Go Transit2018The study says the ability to integrate the HFC equipment into a locomotive has been validated by three suppliers, while other manufacturers have expressed interest in the HFC locomotive project, which could lead to the production of a prototype. In addition, the simulation modelling undertaken demonstrates that HFC-powered locomotives and EMUs can be designed to deliver the planned RER services, even though such vehicles of the type needed for the RER network do not yet exist.

However, it is anticipated that the cost of procuring the HFC fleet will be higher than for conventional electric trains due to the development work required, and the higher cost of the hybrid HFC equipment which needs to be integrated into the rail vehicles.

The report identifies another important challenge: the system would require around 1% of the electricity generated daily in the province of Ontario and would therefore be vulnerable to fluctuations in energy prices. The economic viability of Hydrail would be heavily dependent on how electricity price variability risk is apportioned with the private sector.

Other potential challenges include unexpected operational reliability issues when the HFC trains enter service, concerns from the public and passengers about the safety of HFC-powered trains which will need to be allayed through a comprehensive public communication strategy, and delays in receiving regulatory approval to operate the HFC trains.


The study stresses the need to develop Hydrail as a complete end-to-end system, with the trains at one extremity and the power grid at the other. The study recommends implementing and operating a small-scale prototype of the complete system so that lessons learned can be fed into the design of the final system.

Conventional electrification also carries significant project risks, but it is suggested that Hydrail could offer broader benefits to the province in terms of economic development in the technology sector. It could also act as a catalyst for the adoption of hydrogen in other areas of society.

One option in the current RER proposals envisages using electric locomotives operating in push-pull mode with 12 double-deck coaches. The Hydrail study recommends using two smaller HFC locomotives because the volume of hydrogen on a single locomotive would be insufficient to meet range requirements between refuelling cycles.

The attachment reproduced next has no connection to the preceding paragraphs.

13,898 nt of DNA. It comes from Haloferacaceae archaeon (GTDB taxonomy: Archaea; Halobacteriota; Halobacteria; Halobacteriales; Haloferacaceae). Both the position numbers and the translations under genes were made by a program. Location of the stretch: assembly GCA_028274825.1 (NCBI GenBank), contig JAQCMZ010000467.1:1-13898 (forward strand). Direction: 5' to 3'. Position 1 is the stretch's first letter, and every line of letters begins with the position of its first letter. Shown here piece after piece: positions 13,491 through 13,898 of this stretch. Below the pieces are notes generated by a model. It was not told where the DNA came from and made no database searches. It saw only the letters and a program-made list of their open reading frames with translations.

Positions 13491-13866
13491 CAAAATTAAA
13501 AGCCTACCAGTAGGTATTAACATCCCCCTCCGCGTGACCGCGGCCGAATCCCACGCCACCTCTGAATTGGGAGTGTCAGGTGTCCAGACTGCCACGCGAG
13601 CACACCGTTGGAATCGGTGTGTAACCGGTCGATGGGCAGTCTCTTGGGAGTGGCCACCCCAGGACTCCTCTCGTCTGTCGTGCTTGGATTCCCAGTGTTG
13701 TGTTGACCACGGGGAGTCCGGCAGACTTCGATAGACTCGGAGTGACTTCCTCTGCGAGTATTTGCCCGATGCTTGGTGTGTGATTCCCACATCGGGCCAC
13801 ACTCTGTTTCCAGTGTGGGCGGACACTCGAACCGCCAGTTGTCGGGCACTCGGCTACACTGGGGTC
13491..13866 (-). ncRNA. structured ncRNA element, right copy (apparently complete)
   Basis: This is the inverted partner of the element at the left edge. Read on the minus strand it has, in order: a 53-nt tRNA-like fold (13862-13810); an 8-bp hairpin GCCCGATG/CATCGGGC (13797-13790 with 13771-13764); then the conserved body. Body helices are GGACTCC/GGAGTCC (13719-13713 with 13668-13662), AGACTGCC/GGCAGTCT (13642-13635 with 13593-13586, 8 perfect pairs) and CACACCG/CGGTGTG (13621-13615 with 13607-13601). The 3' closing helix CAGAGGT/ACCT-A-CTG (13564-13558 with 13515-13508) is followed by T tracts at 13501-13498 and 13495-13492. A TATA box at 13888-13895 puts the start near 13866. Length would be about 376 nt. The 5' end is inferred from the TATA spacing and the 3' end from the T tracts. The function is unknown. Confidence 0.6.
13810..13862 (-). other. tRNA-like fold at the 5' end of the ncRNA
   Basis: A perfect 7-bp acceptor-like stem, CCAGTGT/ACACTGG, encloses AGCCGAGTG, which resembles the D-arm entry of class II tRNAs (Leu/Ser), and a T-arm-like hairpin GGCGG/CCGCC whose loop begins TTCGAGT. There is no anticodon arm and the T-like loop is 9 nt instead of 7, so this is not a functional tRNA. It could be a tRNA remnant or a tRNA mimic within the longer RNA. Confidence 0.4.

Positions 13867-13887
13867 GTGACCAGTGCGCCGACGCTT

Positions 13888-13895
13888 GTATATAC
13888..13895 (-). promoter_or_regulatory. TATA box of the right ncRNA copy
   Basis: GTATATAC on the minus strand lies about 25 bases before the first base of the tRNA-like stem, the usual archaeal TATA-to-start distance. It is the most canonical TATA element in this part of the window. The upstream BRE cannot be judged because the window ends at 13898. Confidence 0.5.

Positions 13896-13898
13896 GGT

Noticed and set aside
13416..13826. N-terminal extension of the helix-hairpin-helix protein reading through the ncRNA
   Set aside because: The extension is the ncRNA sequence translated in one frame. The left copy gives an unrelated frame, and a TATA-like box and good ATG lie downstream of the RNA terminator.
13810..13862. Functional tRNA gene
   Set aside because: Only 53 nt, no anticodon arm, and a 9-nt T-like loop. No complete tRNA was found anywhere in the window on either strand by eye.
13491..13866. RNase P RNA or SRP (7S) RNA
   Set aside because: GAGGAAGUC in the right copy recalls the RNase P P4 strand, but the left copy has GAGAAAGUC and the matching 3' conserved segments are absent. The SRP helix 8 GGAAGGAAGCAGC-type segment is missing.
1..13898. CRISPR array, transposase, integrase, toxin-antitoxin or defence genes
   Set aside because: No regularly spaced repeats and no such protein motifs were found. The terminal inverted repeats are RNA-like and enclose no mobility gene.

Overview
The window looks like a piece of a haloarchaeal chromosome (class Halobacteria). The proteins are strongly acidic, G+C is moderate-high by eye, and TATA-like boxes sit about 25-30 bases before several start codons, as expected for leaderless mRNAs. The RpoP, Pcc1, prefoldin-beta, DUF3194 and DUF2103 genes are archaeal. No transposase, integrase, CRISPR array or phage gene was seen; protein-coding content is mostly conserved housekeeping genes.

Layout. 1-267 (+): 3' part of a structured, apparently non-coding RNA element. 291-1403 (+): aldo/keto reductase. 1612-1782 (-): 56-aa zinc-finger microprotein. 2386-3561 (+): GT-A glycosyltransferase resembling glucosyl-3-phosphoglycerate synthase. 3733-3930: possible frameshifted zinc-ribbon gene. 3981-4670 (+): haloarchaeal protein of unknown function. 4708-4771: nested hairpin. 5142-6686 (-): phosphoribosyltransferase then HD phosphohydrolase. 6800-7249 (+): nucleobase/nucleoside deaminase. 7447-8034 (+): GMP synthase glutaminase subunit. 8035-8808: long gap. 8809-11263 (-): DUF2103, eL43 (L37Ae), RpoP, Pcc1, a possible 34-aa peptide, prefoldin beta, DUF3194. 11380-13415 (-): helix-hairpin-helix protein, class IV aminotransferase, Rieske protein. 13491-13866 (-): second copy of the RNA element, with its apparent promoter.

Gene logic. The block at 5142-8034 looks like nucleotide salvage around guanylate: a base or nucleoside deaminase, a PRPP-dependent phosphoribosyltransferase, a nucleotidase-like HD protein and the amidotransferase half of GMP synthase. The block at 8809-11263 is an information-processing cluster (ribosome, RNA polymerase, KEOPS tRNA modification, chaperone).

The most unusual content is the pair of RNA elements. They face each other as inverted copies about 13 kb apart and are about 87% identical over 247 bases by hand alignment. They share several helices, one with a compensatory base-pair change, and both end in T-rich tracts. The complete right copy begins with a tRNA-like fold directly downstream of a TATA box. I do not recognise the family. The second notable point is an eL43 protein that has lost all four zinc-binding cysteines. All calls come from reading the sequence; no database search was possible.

This could give Metrolinx the option of splitting the train into two consists of one locomotive and six coaches, enabling the operation of shorter trains at off-peak times and thereby reducing operating costs. It would also enable Metrolinx to continue to operate its existing fleet of double-deck coaches.

An assessment of the Net Present Value (NPV) cost of implementing and operating the Hydrail system suggests a benefit: cost ratio (BCR) of 3.01 can be achieved with a low-cost scenario and 2.65 for a high-cost scenario. The BCR for the existing RER business case is 3.07 based on conventional electrification. However, the implementation and operating costs for electrification are currently being reviewed which will enable the electrification BCR to be updated. Nevertheless, the overall lifecycle of the Hydrail system is deemed to be similar to that of standard overhead electrification.

Metrolinx plans to tender the RER project using a Design-Build-Finance-Operate-Maintain (DBFOM) model. Metrolinx says this would allow a single entity to manage all interrelated decisions and oversee each phase of the project from design to maintenance, optimising implementation and system performance.

The study recommends that Metrolinx should continue developing concepts for both a HFC locomotive and multiple unit, commission the construction of a prototype HFC locomotive for revenue operation, begin developing designs for hydrogen refuelling facilities and production systems, and work with regulators to clarify safety rules. It also suggests the development of a framework for bid proposals to be used as part of the DBFOM process, and cooperation with the province to develop a cross-government business case for hydrogen.